Derivation logic is applied to individual column attributes. Derivations and events are more valuable than validations, per dependency/re-use automation. Derivations include multi-table derivation rules. For example, the following rule defines the balance as the sum of the unpaid order totals:

Customer.balance = sum(purchaseorder.amount_total where paid = false)

Derivations are conceptually similar to spreadsheet cell formulas:

  • Derivations are multi-table, as in the previous example.
  • Derivations can chainboth to validations, and other derivations:
  • Purchaseorder.amount_total = sum(lineitem.amount)
  • Lineitem.amount = qty_ordered * product_price
  • Lineitem.product_price = copy(product.price)
    • Chaining, ordering and dependencies are automatically handled (further described below).
    • Derivations can include if/else logic, state transition logic, and reference related data.
    • Derivations are optimized to eliminate/optimize SQLs. For example, changing an orders's date does not retrieve the customer, and paying an order adjusts the customer with a one-row update, not an aggregate query.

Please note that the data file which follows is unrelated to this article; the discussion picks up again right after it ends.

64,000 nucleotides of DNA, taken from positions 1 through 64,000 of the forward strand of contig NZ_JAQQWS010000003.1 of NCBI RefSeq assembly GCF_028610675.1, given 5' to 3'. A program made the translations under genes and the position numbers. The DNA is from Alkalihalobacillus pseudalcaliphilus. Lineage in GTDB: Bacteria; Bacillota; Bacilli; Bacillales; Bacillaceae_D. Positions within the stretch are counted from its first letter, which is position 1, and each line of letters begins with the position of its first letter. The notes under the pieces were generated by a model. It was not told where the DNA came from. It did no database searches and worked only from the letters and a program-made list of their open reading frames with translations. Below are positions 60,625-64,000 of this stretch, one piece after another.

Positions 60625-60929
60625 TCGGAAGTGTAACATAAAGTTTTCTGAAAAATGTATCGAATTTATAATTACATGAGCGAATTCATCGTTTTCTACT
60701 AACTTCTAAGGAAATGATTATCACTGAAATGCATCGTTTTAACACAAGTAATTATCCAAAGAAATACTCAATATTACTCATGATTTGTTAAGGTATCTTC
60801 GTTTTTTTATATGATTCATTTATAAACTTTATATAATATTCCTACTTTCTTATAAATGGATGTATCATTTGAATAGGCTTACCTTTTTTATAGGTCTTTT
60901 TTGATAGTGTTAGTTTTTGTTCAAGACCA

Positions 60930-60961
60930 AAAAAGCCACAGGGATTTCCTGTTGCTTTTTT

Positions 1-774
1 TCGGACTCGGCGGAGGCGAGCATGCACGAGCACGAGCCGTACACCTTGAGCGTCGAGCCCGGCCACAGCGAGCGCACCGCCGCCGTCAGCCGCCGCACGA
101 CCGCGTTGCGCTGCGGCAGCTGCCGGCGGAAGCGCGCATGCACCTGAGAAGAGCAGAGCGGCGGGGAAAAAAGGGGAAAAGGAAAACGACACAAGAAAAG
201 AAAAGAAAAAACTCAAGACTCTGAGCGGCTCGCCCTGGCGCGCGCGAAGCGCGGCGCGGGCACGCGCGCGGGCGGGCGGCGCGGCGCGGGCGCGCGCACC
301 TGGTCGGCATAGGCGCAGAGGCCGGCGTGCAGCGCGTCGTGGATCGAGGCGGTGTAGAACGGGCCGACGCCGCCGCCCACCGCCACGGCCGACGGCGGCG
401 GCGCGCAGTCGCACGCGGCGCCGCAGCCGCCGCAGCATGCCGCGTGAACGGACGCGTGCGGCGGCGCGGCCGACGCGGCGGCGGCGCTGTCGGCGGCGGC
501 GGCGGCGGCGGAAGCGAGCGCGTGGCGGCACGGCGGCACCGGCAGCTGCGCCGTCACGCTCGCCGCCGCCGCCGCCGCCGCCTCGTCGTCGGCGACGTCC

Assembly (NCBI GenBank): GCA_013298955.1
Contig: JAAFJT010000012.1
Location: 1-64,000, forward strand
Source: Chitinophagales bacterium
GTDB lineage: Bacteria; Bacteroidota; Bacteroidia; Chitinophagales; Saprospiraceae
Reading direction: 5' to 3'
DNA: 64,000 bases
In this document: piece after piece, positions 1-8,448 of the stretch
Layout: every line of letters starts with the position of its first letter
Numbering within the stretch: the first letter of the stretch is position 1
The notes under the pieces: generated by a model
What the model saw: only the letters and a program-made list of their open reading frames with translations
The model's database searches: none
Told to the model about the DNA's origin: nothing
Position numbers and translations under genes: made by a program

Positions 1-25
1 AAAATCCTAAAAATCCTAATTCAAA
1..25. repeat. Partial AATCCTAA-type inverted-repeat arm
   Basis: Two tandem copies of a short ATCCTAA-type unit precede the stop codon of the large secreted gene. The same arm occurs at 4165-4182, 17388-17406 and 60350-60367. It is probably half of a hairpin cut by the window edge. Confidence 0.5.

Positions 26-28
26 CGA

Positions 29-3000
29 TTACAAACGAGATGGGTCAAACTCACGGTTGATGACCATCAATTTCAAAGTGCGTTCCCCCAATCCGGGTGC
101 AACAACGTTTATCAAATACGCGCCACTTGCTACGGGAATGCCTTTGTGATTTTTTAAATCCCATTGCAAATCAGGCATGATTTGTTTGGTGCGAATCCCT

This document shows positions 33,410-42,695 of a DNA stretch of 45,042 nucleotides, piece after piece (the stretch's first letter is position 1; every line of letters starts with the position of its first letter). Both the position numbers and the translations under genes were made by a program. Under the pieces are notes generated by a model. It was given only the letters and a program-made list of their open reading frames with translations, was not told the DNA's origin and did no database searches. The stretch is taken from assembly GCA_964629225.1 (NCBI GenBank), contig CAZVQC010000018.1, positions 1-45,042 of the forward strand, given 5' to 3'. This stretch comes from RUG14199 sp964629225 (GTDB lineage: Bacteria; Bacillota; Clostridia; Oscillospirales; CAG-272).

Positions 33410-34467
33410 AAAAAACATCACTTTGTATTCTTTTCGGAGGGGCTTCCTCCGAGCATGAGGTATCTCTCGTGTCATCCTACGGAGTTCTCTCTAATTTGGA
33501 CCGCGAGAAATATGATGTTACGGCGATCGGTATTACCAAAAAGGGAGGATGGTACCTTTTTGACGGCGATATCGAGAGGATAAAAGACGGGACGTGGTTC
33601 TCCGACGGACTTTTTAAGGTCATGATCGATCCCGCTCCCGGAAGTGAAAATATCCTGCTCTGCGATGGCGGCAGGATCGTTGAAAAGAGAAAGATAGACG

For more information:

    • Event Logic
    Uses JavaScript to address requirements such as auditing, copying (for example, an order clone), or invoking a web service or a business rules engine.

    You typically use both reactive logic and events to meet requirements. They are integrated by virtue of a common underlying object model, created directly from your schema. You access this through row objects. Resource/object mapping means your rules apply to update requests for both custom and default resources. You declare the logic in the browser. Dialogs make it simple to define, and the system produces this documentation automatically.